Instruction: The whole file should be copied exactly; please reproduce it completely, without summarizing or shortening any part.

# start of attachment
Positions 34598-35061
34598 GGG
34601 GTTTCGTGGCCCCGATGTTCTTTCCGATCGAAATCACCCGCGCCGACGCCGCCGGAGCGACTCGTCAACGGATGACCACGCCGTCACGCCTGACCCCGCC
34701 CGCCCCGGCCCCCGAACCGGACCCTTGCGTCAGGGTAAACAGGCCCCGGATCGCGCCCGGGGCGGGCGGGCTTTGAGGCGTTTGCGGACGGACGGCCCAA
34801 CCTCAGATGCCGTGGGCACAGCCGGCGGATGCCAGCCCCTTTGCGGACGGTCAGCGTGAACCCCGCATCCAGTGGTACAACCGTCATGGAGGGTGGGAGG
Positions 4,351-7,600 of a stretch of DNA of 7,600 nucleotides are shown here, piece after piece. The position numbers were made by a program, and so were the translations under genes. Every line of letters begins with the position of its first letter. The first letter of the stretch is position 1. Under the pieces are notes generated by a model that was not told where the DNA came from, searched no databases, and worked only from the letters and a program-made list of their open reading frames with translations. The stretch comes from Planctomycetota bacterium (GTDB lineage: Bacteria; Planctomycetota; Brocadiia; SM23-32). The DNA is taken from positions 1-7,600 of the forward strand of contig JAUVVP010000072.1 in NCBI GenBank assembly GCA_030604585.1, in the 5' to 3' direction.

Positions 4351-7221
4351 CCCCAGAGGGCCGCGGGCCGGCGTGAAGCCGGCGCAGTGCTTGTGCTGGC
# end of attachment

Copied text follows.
Positions 34598-35061
34598 GGG
34601 GTTTCGTGGCCCCGATGTTCTTTCCGATCGAAATCACCCGCGCCGACGCCGCCGGAGCGACTCGTCAACGGATGACCACGCCGTCACGCCTGACCCCGCC
34701 CGCCCCGGCCCCCGAACCGGACCCTTGCGTCAGGGTAAACAGGCCCCGGATCGCGCCCGGGGCGGGCGGGCTTTGAGGCGTTTGCGGACGGACGGCCCAA
34801 CCTCAGATGCCGTGGGCACAGCCGGCGGATGCCAGCCCCTTTGCGGACGGTCAGCGTGAACCCCGCATCCAGTGGTACAACCGTCATGGAGGGTGGGAGG
Positions 4,351-7,600 of a stretch of DNA of 7,600 nucleotides are shown here, piece after piece. The position numbers were made by a program, and so were the translations under genes. Every line of letters begins with the position of its first letter. The first letter of the stretch is position 1. Under the pieces are notes generated by a model that was not told where the DNA came from, searched no databases, and worked only from the letters and a program-made list of their open reading frames with translations. The stretch comes from Planctomycetota bacterium (GTDB lineage: Bacteria; Planctomycetota; Brocadiia; SM23-32). The DNA is taken from positions 1-7,600 of the forward strand of contig JAUVVP010000072.1 in NCBI GenBank assembly GCA_030604585.1, in the 5' to 3' direction.

Positions 4351-7221
4351 CCCCAGAGGGCCGCGGGCCGGCGTGAAGCCGGCGCAGTGCTTGTGCTGGC